The mayor of Warsaw, Hanna Gronkiewicz-Waltz, who helped craft the legislation, defended it as a “transitional” solution to a national problem. “The biggest sin of the Polish state is that it hasn’t passed a law that would resolve the issue of restitution once and for all,” she recently told the broadcaster TVN24.
Under Polish law, former owners can bring private restitution claims in Polish courts; some Jewish claimants have been awarded compensation. But the process is difficult, time-consuming and expensive, and few claims have been successful.
The city of Warsaw has long had the practice of appointing a trustee to represent the anonymous heirs of unclaimed property — even if the rightful heirs are all deceased. The practice was costly, and in some cases, property developers abused the legal uncertainty to acquire buildings.
“The tribunal ruled that if someone didn’t file a restitution claim for 70 years, then it is fair to assume that they have agreed that the ownership of a given property should be passed onto the city of Warsaw,” Bartosz Milczarczyk, a spokesman for the mayor’s office, said in a phone interview on Wednesday. He added: “There are numerous buildings in Warsaw that have not been claimed by anyone and they deteriorated. We needed a legal way to prevent that.”
Advocates of restitution opposed the law, though they agreed with Ms. Gronkiewicz-Waltz that a national solution was required.
“We want a national program that would enable rightful property owners to file claims which would be examined in a public and transparent process,” Mr. Taylor said. “The process should end with restitution where possible or with compensation where not possible.”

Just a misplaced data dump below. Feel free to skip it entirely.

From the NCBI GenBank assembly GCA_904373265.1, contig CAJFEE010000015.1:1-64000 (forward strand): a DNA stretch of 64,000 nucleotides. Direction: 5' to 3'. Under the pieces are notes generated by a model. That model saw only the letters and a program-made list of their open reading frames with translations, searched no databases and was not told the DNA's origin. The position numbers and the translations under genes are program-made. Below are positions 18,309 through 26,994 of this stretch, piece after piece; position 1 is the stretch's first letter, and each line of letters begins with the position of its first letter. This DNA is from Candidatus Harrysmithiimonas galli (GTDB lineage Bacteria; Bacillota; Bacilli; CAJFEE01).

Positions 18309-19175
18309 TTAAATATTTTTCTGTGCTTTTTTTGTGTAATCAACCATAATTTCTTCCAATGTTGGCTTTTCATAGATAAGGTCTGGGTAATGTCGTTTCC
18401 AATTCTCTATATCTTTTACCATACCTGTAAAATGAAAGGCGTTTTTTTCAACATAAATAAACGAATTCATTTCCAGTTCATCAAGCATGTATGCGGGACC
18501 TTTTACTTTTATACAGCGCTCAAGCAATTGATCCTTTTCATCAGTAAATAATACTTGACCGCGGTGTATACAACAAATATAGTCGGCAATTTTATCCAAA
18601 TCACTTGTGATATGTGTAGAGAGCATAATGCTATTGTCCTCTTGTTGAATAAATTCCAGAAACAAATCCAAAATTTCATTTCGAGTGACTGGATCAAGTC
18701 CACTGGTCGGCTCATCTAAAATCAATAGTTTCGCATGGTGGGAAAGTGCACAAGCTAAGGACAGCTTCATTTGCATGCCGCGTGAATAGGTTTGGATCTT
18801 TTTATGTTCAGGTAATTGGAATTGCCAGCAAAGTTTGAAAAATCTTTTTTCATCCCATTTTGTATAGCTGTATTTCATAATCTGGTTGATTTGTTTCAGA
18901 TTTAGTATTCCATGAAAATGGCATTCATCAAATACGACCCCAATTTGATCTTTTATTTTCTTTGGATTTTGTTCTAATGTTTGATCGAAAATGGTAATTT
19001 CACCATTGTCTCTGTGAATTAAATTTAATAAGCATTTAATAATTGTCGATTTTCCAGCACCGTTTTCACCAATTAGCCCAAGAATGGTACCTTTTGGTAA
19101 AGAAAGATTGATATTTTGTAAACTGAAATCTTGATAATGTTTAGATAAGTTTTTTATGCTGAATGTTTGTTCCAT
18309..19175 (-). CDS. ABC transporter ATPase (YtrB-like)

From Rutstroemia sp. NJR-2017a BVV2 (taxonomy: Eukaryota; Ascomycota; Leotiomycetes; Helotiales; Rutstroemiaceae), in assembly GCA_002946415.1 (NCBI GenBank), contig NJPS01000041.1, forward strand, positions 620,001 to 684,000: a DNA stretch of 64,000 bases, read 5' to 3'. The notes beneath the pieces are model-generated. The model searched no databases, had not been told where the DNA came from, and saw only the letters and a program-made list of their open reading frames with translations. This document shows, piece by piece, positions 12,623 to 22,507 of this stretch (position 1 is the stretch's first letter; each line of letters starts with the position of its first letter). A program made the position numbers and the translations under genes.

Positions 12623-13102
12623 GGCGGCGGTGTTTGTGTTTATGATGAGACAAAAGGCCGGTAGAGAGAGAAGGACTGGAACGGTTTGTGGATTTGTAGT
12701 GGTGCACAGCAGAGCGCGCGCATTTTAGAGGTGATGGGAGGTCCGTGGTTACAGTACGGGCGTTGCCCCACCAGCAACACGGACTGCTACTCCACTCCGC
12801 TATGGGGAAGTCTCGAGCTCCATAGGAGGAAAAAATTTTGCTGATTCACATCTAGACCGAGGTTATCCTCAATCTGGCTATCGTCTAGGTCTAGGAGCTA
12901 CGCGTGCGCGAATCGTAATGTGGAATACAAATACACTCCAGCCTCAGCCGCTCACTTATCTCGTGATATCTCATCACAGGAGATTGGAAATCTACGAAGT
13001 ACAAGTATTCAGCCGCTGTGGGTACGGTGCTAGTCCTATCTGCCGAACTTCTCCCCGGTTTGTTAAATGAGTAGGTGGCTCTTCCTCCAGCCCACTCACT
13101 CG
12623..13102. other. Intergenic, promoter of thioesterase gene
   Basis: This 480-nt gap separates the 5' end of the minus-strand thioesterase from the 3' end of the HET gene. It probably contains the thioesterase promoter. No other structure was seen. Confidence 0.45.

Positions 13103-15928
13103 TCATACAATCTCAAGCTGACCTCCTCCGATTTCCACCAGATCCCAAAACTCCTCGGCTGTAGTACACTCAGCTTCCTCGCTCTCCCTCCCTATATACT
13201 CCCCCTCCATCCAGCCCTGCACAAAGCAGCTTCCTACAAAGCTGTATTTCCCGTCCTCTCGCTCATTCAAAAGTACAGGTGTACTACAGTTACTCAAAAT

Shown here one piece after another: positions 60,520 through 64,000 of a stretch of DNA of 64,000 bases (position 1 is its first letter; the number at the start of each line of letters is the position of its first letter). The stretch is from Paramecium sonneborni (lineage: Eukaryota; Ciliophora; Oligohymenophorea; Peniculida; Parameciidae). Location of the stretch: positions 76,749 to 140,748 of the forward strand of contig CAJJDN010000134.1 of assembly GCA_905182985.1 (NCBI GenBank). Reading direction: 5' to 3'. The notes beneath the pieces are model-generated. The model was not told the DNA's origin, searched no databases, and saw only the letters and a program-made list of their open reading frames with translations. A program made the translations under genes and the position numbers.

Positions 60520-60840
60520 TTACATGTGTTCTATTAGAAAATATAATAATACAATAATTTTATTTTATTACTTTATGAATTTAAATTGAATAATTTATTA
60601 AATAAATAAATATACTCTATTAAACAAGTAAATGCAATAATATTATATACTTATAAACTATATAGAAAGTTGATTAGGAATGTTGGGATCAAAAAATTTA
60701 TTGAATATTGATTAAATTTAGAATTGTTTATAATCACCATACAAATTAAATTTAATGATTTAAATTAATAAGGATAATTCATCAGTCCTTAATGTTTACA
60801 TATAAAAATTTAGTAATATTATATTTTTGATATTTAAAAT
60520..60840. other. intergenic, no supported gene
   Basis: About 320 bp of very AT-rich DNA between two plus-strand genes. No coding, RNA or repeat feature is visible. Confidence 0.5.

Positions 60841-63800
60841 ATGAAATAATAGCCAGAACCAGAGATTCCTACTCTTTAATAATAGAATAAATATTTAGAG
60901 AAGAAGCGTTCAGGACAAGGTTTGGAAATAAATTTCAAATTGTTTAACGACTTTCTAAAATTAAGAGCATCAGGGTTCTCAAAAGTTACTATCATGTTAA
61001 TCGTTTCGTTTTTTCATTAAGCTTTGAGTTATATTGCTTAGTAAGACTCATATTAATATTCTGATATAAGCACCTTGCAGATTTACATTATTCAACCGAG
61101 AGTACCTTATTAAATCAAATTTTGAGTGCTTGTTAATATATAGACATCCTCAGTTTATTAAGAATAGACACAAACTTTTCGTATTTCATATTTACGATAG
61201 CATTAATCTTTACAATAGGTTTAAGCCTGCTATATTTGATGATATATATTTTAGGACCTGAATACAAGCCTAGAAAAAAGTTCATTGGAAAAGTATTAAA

He said the issue was a moral, not a legal, one. “Only by dealing with the past will Poland be able to move forward,” he said.
A 1945 decree transferred ownership of properties within the city’s prewar boundaries to the city government. It allowed former owners of those properties to assert ownership rights, but the Communist government rejected or failed to review most of those claims, according to the World Jewish Restitution Organization. Thousands of cases remain open.
Norman Trysk-Frajman, 86, a Holocaust survivor, is among those affected by the court’s ruling. Mr. Trysk-Frajman’s grandparents owned two apartment buildings in Warsaw; he said that he has the property deeds, and that he and three cousins in France are the only rightful heirs. He never filed a restitution claim because he did not know he had the right to do so.
“Our forefathers, who were slaughtered during the war, left it to us,” Mr. Trysk-Frajman, speaking by phone from his home in Florida, said of the properties. “It is rightfully ours and I cannot imagine that anyone in the world would disagree with this under normal circumstances.”
Mr. Trysk-Frajman added: “Our lives took a drastic turn during the war when practically all of my family were murdered. Yet, it is decades later and I still have to worry how I will survive the next day, though this time it is because of my family’s desperate financial situation. Often we have to choose whether to pay for medication or food. This is not right; we should not have to endure such hardship after everything we have been through.”
The case was referred to the court by Bronislaw Komorowski, who was Poland’s president until August, and raised concerns about its legality.
The conservative Law and Justice Party, which swept to power in October, has taken a hard-line view, declaring that restitution legislation is not necessary because the past is the past.